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    peachalulu Contributing Member Reviewer Contributor

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    Yes, that could be it - more an issue of telling rather than showing rather than an actual pov violation. That way it could be more a question of style.
     
  8. 123456789
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    123456789 Contributing Member Contributor

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    Isn't mixing part of the art? I forget which sci fi writer said this (maybe Orson Scott Card), but 3rd person POV can be written as a mixture of hot and cold penetration, depending on what you're trying to achieve.

    And yes, I love those terms.
     
  9. Steerpike
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    Steerpike Felis amatus Supporter Contributor

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    Yes, I think that is what it is doing. It's not a POV violation, but it does create a certain amount of distance. My preference would be to say "Avery's stomach flipped." Everyone knows what this means, and that the stomach doesn't really flip. I don't think you'll have any logic or comprehension issues there, and if you're in a tight POV is makes sense that this is how the character would think of it.
     
  10. plothog
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    plothog Contributing Member Supporter Contributor

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    I'm a novice, but it seems fine to me. If the aim of the writing is to see through the eyes of the POV character, then being told what they feel physically, beyond what they see and hear would help enhance that rather than making me feel distanced.
    I like this sort of writing.
    It' the sort of line I'd be inclined to write, so I hope it's not considered bad practice.

    Edit: Oh I see what you mean, you could just write "Avery's stomach flipped." like Steerpike says. As a reader it wouldn't make much difference to me personally either way.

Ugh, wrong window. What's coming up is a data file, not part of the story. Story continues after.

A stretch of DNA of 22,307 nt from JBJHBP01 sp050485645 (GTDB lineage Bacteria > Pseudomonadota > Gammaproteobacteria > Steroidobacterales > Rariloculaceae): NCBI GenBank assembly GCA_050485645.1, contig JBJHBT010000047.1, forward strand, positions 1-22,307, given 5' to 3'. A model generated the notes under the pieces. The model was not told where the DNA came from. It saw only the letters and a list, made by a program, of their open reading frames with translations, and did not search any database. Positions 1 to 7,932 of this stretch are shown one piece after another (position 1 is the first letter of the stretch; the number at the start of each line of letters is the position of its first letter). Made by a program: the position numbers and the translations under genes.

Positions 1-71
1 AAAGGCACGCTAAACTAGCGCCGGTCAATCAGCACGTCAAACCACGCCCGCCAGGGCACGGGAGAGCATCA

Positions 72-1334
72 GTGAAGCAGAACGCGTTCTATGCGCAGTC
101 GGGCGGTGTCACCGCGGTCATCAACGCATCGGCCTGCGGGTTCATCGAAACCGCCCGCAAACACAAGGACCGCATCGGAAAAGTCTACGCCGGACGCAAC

Last edited: Aug 21, 2013
  11. AnonyMouse
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    AnonyMouse Contributing Member Contributor

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    I think you hit the nail on the head and this is what I was going to say. (Unfortunately, site-related issues have slowed me to a crawl, so you beat me to the punch, LOL.) "Felt" doesn't distance us from the character; it merely shifts the focus from what happened to how he feels about what happened.

    And I disagree about it being a matter of show versus tell. Both are telling. It's just a matter of what you want to tell your readers about: "Avery's stomach ache" or "how Avery feels about his aching stomach." The latter does, however, distance us from the action, so I'd avoid it in an action scene.

    How I would choose between the two:

    Example 1: If Avery's stomach begins to ache and he's wondering what happened, what he ate, and/or why he's in pain, I would use "felt." In this case, the focus isn't on what is happening (action) but on how he feels about something going on in his body (introspection).

    Example 2: If Avery is in a fight and gets punched in the stomach, I'd focus on the incident, not on his feelings about said incident. The emphasis on his feelings wouldn't come until later; perhaps if his aching abdomen begins to affect his ability to fight and that's when I'd briefly shift focus to his feelings.

    That's just how I'd handle it. To each their own. :)
     
  12. KaTrian
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    KaTrian A foolish little beast. Staff Supporter Contributor

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    It's not a POV violation, afaik.